Aristo VCL4500 Printing Fluxuationsgreenspun.com : LUSENET : Large format photography : One Thread
I recently (this week)started experiencing printing fluxuation times with my aristo head. I'm not doing batch printing but the usual expose, develop, stop, fix and bath. There is at least 4 minutes between exposures. Each sucessive print is lighter than the previous. The contrast seems to be the same but it is hard to tell. Has anyone had this experience before. It sure is frustrating (and expensive).
-- Gary Brennan (firstname.lastname@example.org), December 27, 2000
This may sound too simple, but are you using a Metrolux or Zone VI timer?
I use a Metrolux and it measures the total light the print receives and turns the head off when it reaches the pre set amount of light (lux).
If you are using a standard timer, fluctuation in line voltage, warmup and cool down could have a significant effect.
-- Mike Kravit (email@example.com), December 27, 2000.
I suggest you contact Aristo. Since this is a new phenomenon for you they might be able to tell you the cause.
As a general comment, I see lots of postings where it seems people are reluctant to contact the manufacturer. Most manufacturer's are happy to provide information on their products (they'd be crazy not to) and can often diagnose problems.
-- Charlie Strack (firstname.lastname@example.org), December 27, 2000.
There is a remote possibility that it is not your light source. It could be your developer temperature. I use a bathroom darkroom. While the room is warm, the base of the tub is cool. If the water bath envelope is not monitored, my chemistry will cool off by 7-10 degrees over a 1 hr period. My blacks lighten because of the reduced development. You should probably check this variable also. Maybe this helps. My understanding is that cold light heads are very stable after they are warmed up.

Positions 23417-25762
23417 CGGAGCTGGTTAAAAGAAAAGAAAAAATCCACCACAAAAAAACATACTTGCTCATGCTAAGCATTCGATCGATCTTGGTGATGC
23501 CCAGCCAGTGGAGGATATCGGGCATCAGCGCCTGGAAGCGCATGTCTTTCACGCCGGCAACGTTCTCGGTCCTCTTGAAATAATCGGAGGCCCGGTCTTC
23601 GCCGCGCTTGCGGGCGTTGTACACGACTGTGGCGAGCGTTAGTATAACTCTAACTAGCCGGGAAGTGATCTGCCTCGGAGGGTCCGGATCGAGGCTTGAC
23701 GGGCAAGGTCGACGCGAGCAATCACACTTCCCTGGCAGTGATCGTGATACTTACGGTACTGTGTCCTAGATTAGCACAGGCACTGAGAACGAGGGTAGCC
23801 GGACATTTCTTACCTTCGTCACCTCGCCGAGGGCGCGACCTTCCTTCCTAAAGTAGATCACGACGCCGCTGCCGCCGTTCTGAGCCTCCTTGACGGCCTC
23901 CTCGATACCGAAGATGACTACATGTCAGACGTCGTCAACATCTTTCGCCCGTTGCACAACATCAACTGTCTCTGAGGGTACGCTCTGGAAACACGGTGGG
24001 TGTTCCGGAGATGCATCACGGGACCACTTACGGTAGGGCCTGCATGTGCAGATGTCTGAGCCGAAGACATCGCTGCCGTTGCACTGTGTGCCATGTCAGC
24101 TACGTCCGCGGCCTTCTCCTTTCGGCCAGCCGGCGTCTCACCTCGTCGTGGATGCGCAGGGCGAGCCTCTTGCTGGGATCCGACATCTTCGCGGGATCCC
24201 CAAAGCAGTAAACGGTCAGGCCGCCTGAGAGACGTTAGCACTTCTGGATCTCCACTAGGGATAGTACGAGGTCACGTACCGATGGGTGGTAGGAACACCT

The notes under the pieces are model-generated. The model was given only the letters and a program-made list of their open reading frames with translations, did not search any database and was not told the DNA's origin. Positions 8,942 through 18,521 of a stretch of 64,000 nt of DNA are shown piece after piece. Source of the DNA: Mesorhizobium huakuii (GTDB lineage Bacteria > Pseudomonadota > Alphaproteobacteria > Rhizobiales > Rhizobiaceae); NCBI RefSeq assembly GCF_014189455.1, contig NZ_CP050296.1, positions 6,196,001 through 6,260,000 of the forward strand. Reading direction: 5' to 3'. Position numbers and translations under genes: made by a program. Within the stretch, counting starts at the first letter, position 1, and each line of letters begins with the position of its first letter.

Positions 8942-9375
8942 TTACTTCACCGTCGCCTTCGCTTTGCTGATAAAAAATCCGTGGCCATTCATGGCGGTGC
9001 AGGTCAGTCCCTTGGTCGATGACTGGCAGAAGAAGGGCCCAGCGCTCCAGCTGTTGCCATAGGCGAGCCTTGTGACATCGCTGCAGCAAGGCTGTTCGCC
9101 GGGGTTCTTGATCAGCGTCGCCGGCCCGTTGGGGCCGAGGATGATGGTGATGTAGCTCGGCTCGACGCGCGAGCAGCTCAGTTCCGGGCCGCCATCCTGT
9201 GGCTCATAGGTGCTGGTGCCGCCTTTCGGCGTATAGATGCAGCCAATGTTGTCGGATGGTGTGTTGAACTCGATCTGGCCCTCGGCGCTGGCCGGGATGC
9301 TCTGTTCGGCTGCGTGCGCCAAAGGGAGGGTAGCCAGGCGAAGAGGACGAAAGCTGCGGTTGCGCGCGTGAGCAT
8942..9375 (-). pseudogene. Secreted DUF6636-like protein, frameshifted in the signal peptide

-- Joseph Wasko (email@example.com), December 27, 2000.
Gary: I suspect the problem is with the cold light. I also have an Aristo light source and have had a similar problem. My solution was to plug in the heater cord, which had come unplugged. You might have a similar problem with your head. The heater may not be working. There will sometimes be slight variations with a cold light head without a compensating timer. When there is a delay between prints, I turn my light on for about 15 seconds, turn it off and insert the paper in the easel. The temperature needs to be pretty constant with cold light.
-- Doug Paramore (firstname.lastname@example.org), December 27, 2000.